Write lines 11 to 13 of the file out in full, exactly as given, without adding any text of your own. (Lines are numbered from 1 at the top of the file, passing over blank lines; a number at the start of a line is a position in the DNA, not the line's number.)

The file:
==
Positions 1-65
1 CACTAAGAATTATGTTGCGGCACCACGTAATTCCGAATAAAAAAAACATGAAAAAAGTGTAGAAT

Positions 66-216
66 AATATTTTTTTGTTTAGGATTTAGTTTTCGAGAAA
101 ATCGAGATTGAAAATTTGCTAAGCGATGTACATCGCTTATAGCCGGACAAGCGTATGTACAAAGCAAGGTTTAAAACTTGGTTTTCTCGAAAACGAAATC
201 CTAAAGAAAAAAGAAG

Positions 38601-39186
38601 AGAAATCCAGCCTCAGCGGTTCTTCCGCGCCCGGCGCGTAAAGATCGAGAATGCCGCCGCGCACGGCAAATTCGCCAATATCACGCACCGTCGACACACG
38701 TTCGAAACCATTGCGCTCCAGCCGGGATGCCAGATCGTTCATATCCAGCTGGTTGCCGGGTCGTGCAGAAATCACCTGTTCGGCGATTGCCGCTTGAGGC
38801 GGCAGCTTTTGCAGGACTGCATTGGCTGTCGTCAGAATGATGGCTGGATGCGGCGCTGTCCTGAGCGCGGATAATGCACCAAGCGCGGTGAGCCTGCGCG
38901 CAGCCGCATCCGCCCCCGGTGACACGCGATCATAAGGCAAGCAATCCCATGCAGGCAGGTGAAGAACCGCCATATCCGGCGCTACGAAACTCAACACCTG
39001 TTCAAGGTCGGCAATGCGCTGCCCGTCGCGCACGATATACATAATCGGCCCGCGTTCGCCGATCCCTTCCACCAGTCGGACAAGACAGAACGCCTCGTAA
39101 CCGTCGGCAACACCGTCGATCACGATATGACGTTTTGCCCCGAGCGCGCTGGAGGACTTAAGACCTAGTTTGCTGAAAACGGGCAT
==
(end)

38901 CAGCCGCATCCGCCCCCGGTGACACGCGATCATAAGGCAAGCAATCCCATGCAGGCAGGTGAAGAACCGCCATATCCGGCGCTACGAAACTCAACACCTG
39001 TTCAAGGTCGGCAATGCGCTGCCCGTCGCGCACGATATACATAATCGGCCCGCGTTCGCCGATCCCTTCCACCAGTCGGACAAGACAGAACGCCTCGTAA
39101 CCGTCGGCAACACCGTCGATCACGATATGACGTTTTGCCCCGAGCGCGCTGGAGGACTTAAGACCTAGTTTGCTGAAAACGGGCAT